When a parent or loved one dies, the toughest task is poring over personal effects, remembering, sharing, nostalgically recalling precious moments and time together.
But when a family is estranged, not only from the deceased but from each other, the task is more challenging.
That’s the crux of Branden Jacobs-Jenkins’ 2014 Obie award-winning, sardonic, two-act mystery, “Appropriate,” making its New England premiere, through Oct. 10, with SpeakEasy Stage Company, featuring a Boston star-studded cast.
Although Jacobs-Jenkins is an African-American playwright writing about a well-educated, middle-class Southern white family, he makes it explicitly clear - “Appropriate” isn’t about race. The subject is subtly implied, but not explored.
“Appropriate” isn’t just a story about family loss, either. It goes deeper, much deeper. There aren’t just skeletons in the closet or accumulated debris at the five-generation, Lafayette family’s two-tiered crumbling, dilapidated, old slave plantation in Arkansas (impressive set design by Cristina Todesco). Amid the accumulated piles of clutter, there’s a typical photograph album with atypical photos- the type you hide in the back of the closet so nobody else sees them.
There are pickling and jam jars, too, that don’t contain the typical homemade preserves, but mysterious, bizarre human artifacts. Wen-Ling Liao’s eerie lighting and Arshan Gailus’ battery of sound effects enhance the production’s mystery with seemingly paranormal blackouts and sudden events.
And, hey, how about deceased Dad’s funny Halloween costume, with its conical white hat, cut-out eyes, and cape, that little grandson Ainsley (talented Brendan O’Brien) discovers, dons, and proudly parades downstairs in?
Everyone - especially oldest sister Toni,(marvelous Melinda Lopez), who took care of Dad for many years- knows Dad was a gentle, loving man, she says, whose life fell apart when their mom died. Everyone, that is, excluding son Bo’s Jewish wife, Rachael,(Tamara Hickey), who recalls hearing her father-in-law refer to her with an anti-Semitic slur.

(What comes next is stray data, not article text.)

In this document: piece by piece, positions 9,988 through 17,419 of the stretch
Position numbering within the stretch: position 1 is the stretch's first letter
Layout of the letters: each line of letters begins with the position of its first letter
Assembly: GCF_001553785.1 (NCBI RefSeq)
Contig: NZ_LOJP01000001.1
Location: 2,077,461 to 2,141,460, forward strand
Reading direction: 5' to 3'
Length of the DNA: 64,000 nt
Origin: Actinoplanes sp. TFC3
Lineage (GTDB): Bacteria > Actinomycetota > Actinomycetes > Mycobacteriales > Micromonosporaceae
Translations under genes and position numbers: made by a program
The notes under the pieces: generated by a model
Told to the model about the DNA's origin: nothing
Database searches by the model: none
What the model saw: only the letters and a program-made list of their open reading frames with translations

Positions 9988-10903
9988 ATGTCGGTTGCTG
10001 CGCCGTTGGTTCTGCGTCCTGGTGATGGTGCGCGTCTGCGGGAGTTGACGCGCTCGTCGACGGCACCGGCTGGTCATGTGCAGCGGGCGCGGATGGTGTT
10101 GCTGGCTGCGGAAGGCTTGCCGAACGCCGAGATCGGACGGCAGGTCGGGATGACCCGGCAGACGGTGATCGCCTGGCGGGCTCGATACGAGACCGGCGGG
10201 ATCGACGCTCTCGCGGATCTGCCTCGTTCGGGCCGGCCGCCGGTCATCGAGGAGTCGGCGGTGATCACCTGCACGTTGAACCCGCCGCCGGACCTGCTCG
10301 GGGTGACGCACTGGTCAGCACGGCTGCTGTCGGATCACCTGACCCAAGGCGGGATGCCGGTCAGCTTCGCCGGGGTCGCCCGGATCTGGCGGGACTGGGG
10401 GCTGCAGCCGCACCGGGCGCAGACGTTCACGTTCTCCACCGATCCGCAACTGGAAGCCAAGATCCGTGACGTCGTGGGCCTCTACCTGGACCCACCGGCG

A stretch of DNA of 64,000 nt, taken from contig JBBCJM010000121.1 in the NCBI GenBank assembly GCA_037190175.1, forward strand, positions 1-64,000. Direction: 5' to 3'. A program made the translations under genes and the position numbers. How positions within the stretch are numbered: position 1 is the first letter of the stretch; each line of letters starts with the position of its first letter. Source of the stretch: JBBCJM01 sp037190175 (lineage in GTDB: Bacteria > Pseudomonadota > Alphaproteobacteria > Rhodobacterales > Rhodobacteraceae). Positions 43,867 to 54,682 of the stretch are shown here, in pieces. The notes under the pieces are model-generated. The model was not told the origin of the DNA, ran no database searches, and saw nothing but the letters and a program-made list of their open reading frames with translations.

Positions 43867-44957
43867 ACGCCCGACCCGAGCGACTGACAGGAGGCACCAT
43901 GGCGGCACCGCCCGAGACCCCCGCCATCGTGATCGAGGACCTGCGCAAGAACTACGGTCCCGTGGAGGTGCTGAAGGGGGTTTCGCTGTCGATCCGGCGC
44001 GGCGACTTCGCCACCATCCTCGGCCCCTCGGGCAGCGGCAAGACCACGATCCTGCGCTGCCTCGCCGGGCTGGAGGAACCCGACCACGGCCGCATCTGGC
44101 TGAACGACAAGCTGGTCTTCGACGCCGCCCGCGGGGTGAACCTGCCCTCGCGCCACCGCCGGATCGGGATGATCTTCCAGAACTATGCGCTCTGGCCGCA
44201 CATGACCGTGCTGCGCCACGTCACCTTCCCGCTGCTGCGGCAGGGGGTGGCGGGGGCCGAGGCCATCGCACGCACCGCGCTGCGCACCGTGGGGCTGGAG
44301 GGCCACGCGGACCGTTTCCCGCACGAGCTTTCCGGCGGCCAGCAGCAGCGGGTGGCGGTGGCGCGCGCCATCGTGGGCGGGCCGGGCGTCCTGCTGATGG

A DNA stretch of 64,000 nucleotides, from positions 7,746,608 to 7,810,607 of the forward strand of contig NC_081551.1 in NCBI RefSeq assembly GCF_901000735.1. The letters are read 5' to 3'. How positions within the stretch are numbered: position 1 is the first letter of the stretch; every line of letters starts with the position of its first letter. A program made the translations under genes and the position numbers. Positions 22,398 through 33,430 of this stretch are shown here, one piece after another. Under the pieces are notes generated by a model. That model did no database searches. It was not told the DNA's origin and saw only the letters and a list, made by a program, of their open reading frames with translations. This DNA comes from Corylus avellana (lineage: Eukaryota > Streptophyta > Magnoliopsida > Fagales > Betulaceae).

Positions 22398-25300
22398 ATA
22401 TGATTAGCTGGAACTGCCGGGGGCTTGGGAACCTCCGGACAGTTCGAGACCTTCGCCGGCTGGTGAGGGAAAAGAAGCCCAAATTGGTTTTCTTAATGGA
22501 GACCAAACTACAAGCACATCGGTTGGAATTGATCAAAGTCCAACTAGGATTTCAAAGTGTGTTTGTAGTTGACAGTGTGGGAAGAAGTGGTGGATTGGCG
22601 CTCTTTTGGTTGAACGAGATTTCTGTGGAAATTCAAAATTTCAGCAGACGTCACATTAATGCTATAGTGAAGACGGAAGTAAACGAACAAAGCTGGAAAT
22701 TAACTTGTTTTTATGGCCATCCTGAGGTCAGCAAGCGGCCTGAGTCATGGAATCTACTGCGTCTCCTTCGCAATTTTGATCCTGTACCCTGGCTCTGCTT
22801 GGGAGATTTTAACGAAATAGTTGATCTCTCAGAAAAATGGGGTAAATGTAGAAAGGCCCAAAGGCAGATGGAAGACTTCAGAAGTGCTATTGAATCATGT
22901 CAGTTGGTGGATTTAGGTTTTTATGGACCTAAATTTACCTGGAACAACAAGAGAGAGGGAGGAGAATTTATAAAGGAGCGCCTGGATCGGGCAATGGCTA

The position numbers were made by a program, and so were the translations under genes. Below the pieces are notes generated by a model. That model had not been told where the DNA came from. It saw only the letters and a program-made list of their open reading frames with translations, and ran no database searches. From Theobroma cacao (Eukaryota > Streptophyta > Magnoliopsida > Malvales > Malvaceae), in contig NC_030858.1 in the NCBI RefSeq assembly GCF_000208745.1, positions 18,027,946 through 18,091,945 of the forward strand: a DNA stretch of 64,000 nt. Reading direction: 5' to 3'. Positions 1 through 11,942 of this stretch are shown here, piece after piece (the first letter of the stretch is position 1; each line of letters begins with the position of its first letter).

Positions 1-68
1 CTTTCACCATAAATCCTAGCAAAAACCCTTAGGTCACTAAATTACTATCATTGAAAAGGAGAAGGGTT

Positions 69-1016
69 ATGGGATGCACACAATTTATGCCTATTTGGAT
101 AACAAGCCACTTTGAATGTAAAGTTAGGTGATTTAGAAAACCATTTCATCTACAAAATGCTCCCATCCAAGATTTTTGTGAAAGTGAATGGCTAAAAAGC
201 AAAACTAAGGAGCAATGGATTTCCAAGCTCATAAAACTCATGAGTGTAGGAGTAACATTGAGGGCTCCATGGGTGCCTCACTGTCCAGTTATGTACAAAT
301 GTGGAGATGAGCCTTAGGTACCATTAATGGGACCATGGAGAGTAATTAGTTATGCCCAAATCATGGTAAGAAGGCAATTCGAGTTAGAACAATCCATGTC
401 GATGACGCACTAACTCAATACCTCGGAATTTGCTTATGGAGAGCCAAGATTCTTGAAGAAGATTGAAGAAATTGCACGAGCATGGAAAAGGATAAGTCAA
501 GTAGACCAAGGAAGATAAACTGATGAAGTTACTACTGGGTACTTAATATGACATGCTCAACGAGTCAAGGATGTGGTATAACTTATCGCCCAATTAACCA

The family has gathered to pore through years of accumulated stuff, sell the place, and return to their respective lives, which normally is the appropriate thing to do.
But in “Appropriate,” nothing seems to be the right thing anymore, especially among this dysfunctional group.
Toni, recently divorced and mother of troubled teen-age son, Rhys, (Eliott Purcell) has sacrificed her life and personal happiness caring for her aging dad in his final throes of illness. Now, she must defend her father’s honor and manage this post-death mess, amid the throes of their gruesome discoveries. Estranged brother Frank, now known as Franz, (nicely portrayed by Alex Pollock) his New Age girlfriend River’s name for him, returned home not only for his father’s funeral. In several pleas, he apologizes,saying he wants to make amends for all the wrongs he committed in his youth and the shame and pain he caused the family. Airy-headed River urges him on, interceding with his siblings, even when they wage a full-scale battle.
Big brother Bo (Bryan T. Donovan) is successfully established in the Big Apple, with Rachael, Ainsley and teenage daughter, Cassidy, (Katie Elinoff), whose laidback curiosity during this family debacle is as horrifying as the situation itself.
Strangely enough, the family isn’t fighting about money. Deep, old wounds and memories surface, haunting them.
Jacobs-Jenkins‘ play focuses on this family torn asunder, but some familial aspects appropriately apply to us all, creating fascinating post-show discussion all the way home.
BOX INFO: SpeakEasy Stage Company opens its new season with Branden Jacobs-Jenkins’ two-act, award-winning mystery, appearing through Oct. 10, at Boston Center for the Arts, Roberts Studio Theatre, Stanford Calderwood Pavilion, 527 Tremont St., South End, Boston. Performances: Wednesday, Thursday, at 7:30 p.m.; Friday, 8 p.m.; Saturday, 4,8 p.m. ; Sunday, 3 p.m., Oct. 8, at 2 p.m. Tickets start at $25, senior, age 25-under discounts; student rush also. Call 617-933-8600, visit SpeakEasyStage.com or the Box Office.